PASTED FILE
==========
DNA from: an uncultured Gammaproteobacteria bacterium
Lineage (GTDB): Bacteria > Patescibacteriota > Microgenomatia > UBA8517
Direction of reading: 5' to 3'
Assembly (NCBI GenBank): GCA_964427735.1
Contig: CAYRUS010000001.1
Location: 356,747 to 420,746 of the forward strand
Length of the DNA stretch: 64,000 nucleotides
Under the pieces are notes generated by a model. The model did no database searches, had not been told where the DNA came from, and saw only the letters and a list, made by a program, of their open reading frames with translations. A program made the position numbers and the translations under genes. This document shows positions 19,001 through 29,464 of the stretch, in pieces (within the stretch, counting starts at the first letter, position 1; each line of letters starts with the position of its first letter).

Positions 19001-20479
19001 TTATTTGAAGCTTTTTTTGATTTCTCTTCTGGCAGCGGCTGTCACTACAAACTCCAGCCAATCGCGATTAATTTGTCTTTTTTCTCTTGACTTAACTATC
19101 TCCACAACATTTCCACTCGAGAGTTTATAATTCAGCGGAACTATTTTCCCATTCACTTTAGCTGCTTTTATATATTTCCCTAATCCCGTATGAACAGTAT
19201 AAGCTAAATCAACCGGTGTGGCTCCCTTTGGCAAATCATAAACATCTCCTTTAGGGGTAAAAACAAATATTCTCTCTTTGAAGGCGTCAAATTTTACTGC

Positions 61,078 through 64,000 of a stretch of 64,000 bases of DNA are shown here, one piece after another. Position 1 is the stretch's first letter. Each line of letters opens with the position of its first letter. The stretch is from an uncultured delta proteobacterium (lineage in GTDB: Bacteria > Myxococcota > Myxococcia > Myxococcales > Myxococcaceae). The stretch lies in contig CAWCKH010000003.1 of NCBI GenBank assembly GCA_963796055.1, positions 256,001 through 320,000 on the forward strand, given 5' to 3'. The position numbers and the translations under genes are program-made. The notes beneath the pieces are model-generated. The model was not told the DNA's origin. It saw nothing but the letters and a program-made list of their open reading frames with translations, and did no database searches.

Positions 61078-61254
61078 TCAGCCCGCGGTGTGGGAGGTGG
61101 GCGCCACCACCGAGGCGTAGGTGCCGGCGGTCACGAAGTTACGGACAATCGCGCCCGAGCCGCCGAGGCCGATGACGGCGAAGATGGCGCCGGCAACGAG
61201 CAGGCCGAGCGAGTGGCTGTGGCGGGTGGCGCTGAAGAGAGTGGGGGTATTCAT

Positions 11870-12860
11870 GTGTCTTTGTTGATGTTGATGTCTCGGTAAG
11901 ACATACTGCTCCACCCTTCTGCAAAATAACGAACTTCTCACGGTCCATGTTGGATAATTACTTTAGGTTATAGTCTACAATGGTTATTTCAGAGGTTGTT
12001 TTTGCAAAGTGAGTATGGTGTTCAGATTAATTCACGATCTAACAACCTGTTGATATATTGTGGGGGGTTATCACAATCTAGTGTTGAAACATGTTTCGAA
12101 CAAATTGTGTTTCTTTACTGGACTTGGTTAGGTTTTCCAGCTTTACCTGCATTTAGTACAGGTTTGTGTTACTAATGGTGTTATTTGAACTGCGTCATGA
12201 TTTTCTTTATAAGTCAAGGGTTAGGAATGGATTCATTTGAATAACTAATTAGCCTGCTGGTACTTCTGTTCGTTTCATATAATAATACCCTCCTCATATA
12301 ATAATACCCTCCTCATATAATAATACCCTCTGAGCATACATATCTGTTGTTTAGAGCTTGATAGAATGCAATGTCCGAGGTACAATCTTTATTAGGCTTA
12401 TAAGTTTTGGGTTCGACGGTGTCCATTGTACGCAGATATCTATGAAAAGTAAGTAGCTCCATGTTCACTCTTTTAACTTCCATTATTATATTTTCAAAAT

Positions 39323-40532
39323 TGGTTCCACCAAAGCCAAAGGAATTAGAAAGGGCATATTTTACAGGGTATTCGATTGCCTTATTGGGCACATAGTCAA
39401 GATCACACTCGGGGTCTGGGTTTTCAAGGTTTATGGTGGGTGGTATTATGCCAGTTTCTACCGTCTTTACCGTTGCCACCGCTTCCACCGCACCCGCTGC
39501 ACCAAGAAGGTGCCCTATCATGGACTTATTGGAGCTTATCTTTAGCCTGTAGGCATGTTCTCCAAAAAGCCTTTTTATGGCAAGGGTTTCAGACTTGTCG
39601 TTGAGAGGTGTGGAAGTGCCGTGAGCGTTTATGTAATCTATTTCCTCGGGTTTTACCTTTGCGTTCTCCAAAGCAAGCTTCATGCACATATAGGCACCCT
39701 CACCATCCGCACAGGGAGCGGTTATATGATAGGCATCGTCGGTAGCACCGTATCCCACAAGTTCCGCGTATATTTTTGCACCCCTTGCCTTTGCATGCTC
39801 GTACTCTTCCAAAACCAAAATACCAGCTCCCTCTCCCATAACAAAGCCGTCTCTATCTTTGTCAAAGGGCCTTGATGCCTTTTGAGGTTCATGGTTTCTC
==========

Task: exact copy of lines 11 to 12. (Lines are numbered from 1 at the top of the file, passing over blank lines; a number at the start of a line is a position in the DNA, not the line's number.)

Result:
19101 TCCACAACATTTCCACTCGAGAGTTTATAATTCAGCGGAACTATTTTCCCATTCACTTTAGCTGCTTTTATATATTTCCCTAATCCCGTATGAACAGTAT
19201 AAGCTAAATCAACCGGTGTGGCTCCCTTTGGCAAATCATAAACATCTCCTTTAGGGGTAAAAACAAATATTCTCTCTTTGAAGGCGTCAAATTTTACTGC